Cross one off the bucket list

I’m not fond of the phrase “bucket list” but I’m at a loss to replace it with anything as snappy. I don’t even have such a list, per se. I dream small. I somehow lucked out with this family so everything else is just gravy.

Nevertheless, I have had one dream. I have never owned a new car and I’ve always wanted to.

I’ve spoken about some car history in this blog in the past but discretion prevents me from linking to it – although it didn’t stop me from writing about it. When I learned to drive, I could borrow my mom’s loaded used Chrysler Cordoba with manual T-roof or my dad’s used BMW 530i (1975-78 vintage). After my mom moved to Houston and my dad’s BMW self-immolated, I could borrow his used Hyundai (less than) Stellar.

After I returned from a carless four years as an undergraduate, I had the infamous used Renault Alliance foisted on me. And then I inherited the Stellar.

At that point, Elvi and I moved to California, where we purchased and drove a used Honda CRX and a used Honda Civic. Those served well, but we decided to return to Montreal with a minivan. We bought a used Dodge Grand Caravan from a French man who was himself returning home.

We were a single-minivan family until we found a second, I think. We had a series of used Dodge/Plymouth Grand Caravan/Voyagers, and some of those may have overlapped. We had but one when Elvi’s mom bought us a used Honda Odyssey that immediately started dropping paint flakes and rust. It drove well, and still does more or less, after thousands of dollars worth of repairs.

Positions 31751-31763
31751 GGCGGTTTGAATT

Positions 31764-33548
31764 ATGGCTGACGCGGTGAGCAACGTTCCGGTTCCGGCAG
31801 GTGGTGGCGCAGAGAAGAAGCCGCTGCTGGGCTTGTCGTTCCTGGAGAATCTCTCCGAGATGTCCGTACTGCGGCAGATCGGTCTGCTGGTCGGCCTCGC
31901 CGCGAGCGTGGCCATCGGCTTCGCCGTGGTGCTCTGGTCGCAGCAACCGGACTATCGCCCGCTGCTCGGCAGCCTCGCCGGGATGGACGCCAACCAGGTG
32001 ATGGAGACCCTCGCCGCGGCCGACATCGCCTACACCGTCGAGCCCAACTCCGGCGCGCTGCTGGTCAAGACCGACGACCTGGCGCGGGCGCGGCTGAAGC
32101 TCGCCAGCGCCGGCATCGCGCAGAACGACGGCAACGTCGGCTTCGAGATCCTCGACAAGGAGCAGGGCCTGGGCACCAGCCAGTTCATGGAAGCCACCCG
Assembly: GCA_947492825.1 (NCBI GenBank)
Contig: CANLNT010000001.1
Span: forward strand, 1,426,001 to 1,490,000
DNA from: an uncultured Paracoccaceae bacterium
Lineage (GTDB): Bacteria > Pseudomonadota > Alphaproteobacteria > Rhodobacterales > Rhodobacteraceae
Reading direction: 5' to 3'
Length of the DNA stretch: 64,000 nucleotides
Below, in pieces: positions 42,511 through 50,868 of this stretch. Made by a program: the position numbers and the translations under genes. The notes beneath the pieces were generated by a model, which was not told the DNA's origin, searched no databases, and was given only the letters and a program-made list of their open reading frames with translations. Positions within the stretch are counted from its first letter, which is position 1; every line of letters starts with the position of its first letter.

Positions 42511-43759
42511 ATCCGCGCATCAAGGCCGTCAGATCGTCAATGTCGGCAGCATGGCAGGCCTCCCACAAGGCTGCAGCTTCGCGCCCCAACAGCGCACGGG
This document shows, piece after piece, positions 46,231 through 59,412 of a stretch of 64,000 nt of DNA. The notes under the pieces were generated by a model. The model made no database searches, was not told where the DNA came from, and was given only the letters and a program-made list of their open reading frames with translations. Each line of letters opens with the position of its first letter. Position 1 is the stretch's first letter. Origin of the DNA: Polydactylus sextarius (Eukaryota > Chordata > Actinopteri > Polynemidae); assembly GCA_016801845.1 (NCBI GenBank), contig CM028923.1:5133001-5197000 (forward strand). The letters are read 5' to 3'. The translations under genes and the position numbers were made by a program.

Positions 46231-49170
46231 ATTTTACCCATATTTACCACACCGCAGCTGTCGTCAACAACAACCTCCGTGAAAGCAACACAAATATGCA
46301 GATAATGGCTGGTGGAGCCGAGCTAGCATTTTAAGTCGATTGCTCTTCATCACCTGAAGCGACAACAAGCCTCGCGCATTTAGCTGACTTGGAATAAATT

But Elvi dropped a bombshell on me. She told me she thought we (meaning I) could buy a new car. We don’t need two minivans anymore, if we ever really did. Best of all, one of the perks of her new job is access to X-Plan pricing for Fords, Lincolns, Mercurys, and Mazdas. X-Plan is a flat price of 4% over invoice: no haggling, great deal.

So I went shopping.

The first thing I looked was a Mini Cooper Countryman four-wheel-drive, but a lok at the price sent me reeling back to the Clubman S, which after taxes was a shade over $30,000. Of course Mini/BMW does not participate in Ford’s X Plan, so I used the Mini as a baseline for further research.

I quickly concluded that we could afford a sub-compact without the X Plan or a compact with it. The sub-compacts are too small, so options loosely broke down to Ford Fiesta (still small, but highly rated), Ford Focus, or one of the Mazda 3 family. My superficial nature fell in love with the looks of the Mazda 3 Sport (the name of the hatchback version in Canada). The 2010 and 2011 models look like the offspring of a Corvette and a Nissan with the raised fenders set off from the hood. Many reviews make fun of the smilish/stylish front grill. Reviewers say it looks like a goofy grin, but I love it. I think it’s snazzier than the ubiquitous split grills found on all Hondas, Toyotas, etc. out there.